Instinctive grappling

Discussion in 'Grappling Technique' started by gungfudisciple, Jan 19, 2006.

  1. gungfudisciple

    gungfudisciple Blue Belt

    Joined:
    Jan 6, 2006
    Messages:
    839
    Likes Received:
    0
    Location:
    In deep meditative trance inventing new submission
    Is it possible t be a good grappler withut actual grappling training? If someone had a great instinct, and naturally knew how to physically react to an attack, counter and escape just based on his assessment of the situation at hand. For example, he would instinctively defend underhooks because that would allow the opponent to wrap him up. Or ducking or sprawling instinctively from takedown attempts?

    The reason I am asking is the closest Ive come to grappling is seing it on tv and online. I have trained in striking and conditining all my life, but recently I decided to expand my range and I got hooked on MMA. I want to learn to be a good grappler, wrestler and jiu-jitsu player, but until I can get some actual experience. But what I have been doing is meditating on it. I have visualized every grappling scenario I have ever seen. In my mind, I have gone through a million moves and feel that my instincts and mental feel are very sharp.

    I am loking for a place to train grappling s I will find out soon enough. My question is this: how god can one graple based spolely on instinct and feel?
     
  2. Cojofl

    Cojofl Brown Belt

    Joined:
    Jul 2, 2002
    Messages:
    4,133
    Likes Received:
    6
    You are not special. You are not a beautiful or unique snowflake. You're the same decaying organic matter as everything else.
     
  3. gracie_barra**

    gracie_barra** Purple Belt

    Joined:
    Jun 11, 2005
    Messages:
    2,227
    Likes Received:
    1
    Does anyone fuckn train anymore?
    Every day theres a new post : "Guys I roll with my friends in their backyard and I work them."
    "How do you get out of this submission hold? I cant ask the instructor, because my instructor is TUF season 1."
    "Hey guys I think I can make it to UFC: I know all the answers to every question ever asked, without training. "
    "Hey guys.. hey guys hey guys."
    Shut the hell up! And TRAIN!
     
  4. gungfudisciple

    gungfudisciple Blue Belt

    Joined:
    Jan 6, 2006
    Messages:
    839
    Likes Received:
    0
    Location:
    In deep meditative trance inventing new submission
    I do train, extremely hard as a matter of fact. Visualization and meditation are legitimate training tools used by Randy Couture for example. I am not seeking a replacement for training but asking a specific question.
     
  5. Bama Zulu

    Bama Zulu Blue Belt

    Joined:
    Jul 25, 2005
    Messages:
    605
    Likes Received:
    1
    Location:
    North Dakota
    Against a 3 month BJJ practioner you will get womped. Your answer is no.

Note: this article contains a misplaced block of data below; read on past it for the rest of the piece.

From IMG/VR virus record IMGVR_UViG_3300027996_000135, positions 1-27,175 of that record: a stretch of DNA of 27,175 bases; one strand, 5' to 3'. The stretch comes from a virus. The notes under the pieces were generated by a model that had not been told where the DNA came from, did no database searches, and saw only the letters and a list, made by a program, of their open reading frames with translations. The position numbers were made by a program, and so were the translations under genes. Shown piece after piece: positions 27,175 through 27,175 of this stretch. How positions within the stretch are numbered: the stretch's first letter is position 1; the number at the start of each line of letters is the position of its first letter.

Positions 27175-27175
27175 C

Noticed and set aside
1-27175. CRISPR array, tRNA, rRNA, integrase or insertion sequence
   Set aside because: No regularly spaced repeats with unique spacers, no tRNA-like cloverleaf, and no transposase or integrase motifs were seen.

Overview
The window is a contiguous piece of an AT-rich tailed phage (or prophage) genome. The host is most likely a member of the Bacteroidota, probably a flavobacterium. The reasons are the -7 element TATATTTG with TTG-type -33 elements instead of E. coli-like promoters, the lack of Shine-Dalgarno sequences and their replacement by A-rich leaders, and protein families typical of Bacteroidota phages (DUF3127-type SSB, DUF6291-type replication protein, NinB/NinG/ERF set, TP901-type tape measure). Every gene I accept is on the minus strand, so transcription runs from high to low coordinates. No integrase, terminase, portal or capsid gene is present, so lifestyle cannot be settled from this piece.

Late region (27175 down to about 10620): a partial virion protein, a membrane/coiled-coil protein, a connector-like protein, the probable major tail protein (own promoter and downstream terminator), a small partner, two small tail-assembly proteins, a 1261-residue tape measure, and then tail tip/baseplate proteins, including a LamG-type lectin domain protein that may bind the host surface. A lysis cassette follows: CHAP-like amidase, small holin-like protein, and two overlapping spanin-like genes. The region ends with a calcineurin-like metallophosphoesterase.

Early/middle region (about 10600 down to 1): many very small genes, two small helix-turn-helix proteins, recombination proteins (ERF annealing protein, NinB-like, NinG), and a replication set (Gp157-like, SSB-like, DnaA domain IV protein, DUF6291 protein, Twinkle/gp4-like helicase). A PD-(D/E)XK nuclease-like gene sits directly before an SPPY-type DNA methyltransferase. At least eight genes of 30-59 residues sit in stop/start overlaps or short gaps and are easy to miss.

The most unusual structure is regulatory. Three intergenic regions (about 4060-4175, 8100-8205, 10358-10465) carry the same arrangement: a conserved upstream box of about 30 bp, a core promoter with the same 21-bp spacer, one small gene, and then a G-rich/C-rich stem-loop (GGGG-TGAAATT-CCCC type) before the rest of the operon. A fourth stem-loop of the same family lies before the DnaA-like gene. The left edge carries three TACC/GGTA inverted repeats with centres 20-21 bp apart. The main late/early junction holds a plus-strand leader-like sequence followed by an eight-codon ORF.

Train at a legit school.
     
  6. gungfudisciple

    gungfudisciple Blue Belt

    Joined:
    Jan 6, 2006
    Messages:
    839
    Likes Received:
    0
    Location:
    In deep meditative trance inventing new submission
    Can a three month practicioner execute the bottom guard hip thrust escape into and armbar that Fedor Emelianenko defeated Mark Coleman with? Ive done that move to perfection in my mind, and on the mat although without a partner but the motion, speed and technique are all there.

    I am not saying I can beat ANY trained grappler, just letting you know that mentally, I am far from an amateur, and I dont think any beginner could beat me. Even though I have never grappled, I have a very solid repertoire of moves in my mind, ready to go. That has to be worth something.
     
  7. Cojofl

    Cojofl Brown Belt

    Joined:
    Jul 2, 2002
    Messages:
    4,133
    Likes Received:
    6
    You don't know shit
     
  8. vitor3000

    vitor3000 Blue Belt

    Joined:
    Nov 12, 2005
    Messages:
    532
    Likes Received:
    1
    If you walk into a bjj school and have the mentality that you could beat people based on how much you went through different situations in your mind you will not tap anyone out. Going to classes and actually rolling with people will make you a better grappler and you will learn things that will become instinctive to you.
     
  9. demonx

    demonx Blue Belt

    Joined:
    Jun 17, 2004
    Messages:
    655
    Likes Received:
    0
    Location:
    Ballarat, Australia
    Things are very different in your mind.

    In your mind you cannot feel what 130 kilograms of weight crushing your chest feels like. Sure in your mind you might be able to just hip escape out. Not in real life.

    Get into te gym, wrestle with some white belts, blue belts, get your ass kicked a few dozen times and come back and tell us how your meditation has worked for you.

    In reguards to Randy mind training.